Hangover hits alcohol market wiping out thousands of jobs
Closed club in Kasarani estate,Nairobi on April 2, 2020. Health CS Mutahi Kagwe ordered closure of all Bars in the fight against the spread of Coronavirus (COVID-19) [Elvis Ogina,Standard] .

The coronavirus pandemic has wreaked havoc on alcoholic beverages industry with the result being tens of thousands of jobs lost. The industry and the government have also lost billions in earnings and taxes, respectively.
On the one hand, the pandemic has cut disposable incomes that consumers have to spend on drinks, while on the other, measures put in place to contain the spread of the virus have too had a devastating impact on the industry.
A new study notes that the combination of these factors have pushed up the illicit trade in alcohol to an all-time high, with the black market now accounting for nearly half of all alcohol sold in Kenya.
The industry’s supply chain that starts at the firm and runs through to the retail points is expected to shed upwards of 57,000 jobs in three months to September. Industry players including barley and sorghum farmers to transporters and beer manufacturers are projected to lose Sh9 billion while the taxman will lose Sh5.88 billion in excise and value added tax.

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The study commissioned by the Alcoholic Beverages Association of Kenya (Abak) noted that the measures such as ban on consumption of alcohol in eateries would have a devastating impact on the industry that is one of the largest employers as well as huge taxpayer.
“The impact of , closure of bars, ban on consumption of alcohol in restaurants and eateries will lead to supply chain losses of Sh9.1 billion and 57,000 jobs losses between July-September 2020,” said the study.
It also noted that due to reduced demand for barley and sorghum, 10 per cent of farmers would drop out of the supply chain.
The measures limiting sale of alcohol to curb spread of the coronavirus, the report noted, had also distorted the market and resulted in a surge of illicit brews whose sale had risen to an all-time high and now account for 44 per cent of the alcohol being sold in Kenya. “Other unintended consequences include diminished household welfare and accelerated effects of contraband, counterfeit and illicit alcoholic products,” said the report.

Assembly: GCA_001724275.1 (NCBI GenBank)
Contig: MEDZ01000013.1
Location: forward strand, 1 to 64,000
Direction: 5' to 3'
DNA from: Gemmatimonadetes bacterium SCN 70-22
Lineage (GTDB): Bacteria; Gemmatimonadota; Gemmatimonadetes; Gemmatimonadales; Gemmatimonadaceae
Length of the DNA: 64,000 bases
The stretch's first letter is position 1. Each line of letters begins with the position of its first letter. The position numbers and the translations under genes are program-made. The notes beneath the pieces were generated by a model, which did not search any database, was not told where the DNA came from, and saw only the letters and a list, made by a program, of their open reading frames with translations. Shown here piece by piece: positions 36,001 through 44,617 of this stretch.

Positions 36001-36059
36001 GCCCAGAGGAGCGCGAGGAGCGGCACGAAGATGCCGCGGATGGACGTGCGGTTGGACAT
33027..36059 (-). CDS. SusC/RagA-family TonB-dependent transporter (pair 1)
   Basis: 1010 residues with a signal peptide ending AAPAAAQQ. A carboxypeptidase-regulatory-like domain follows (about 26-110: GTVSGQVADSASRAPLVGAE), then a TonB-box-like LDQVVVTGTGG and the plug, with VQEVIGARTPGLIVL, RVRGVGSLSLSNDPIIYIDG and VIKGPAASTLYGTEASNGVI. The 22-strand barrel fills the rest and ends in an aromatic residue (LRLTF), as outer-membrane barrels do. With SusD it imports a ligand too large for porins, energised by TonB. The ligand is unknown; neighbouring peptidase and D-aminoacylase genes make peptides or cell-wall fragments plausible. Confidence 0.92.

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While the industry has suffered due to measures limiting sale of alcohol and the operating times for establishments, there is also a decline in the disposable money among Kenyans.
While in February, alcohol and tobacco accounted for three per cent of the ‘share of wallet’ among Kenyans, this steadily dropped to one per cent in April.
Kenyans had to adjust to the slow down in economy that saw many in employment having to contend with slashed pay while others lost their jobs. Those in self-employment have seen reduced demand for their goods and services. The Abak report noted that since April, many Kenyans (47 per cent) have been eating into their savings while a third (27 per cent) have been surviving on borrowings.
“Consumers’ alcohol share of wallet has been decreasing since February,” said the report.
“Whereas a majority of consumers reported using their savings in the month of April. This asset has quickly ran out as an option… going forward, savings are going to be a privilege of a wealthy minority. Borrowing money from friends and family is going to be the strongest form of financial security that Kenyans will have.”

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President asked players in the alcoholic beverages market, working with the Ministry of Health, to develop self-regulating mechanisms to allow their resumption. He also allowed the sale of alcohol in “licensed hotels with residence.”  
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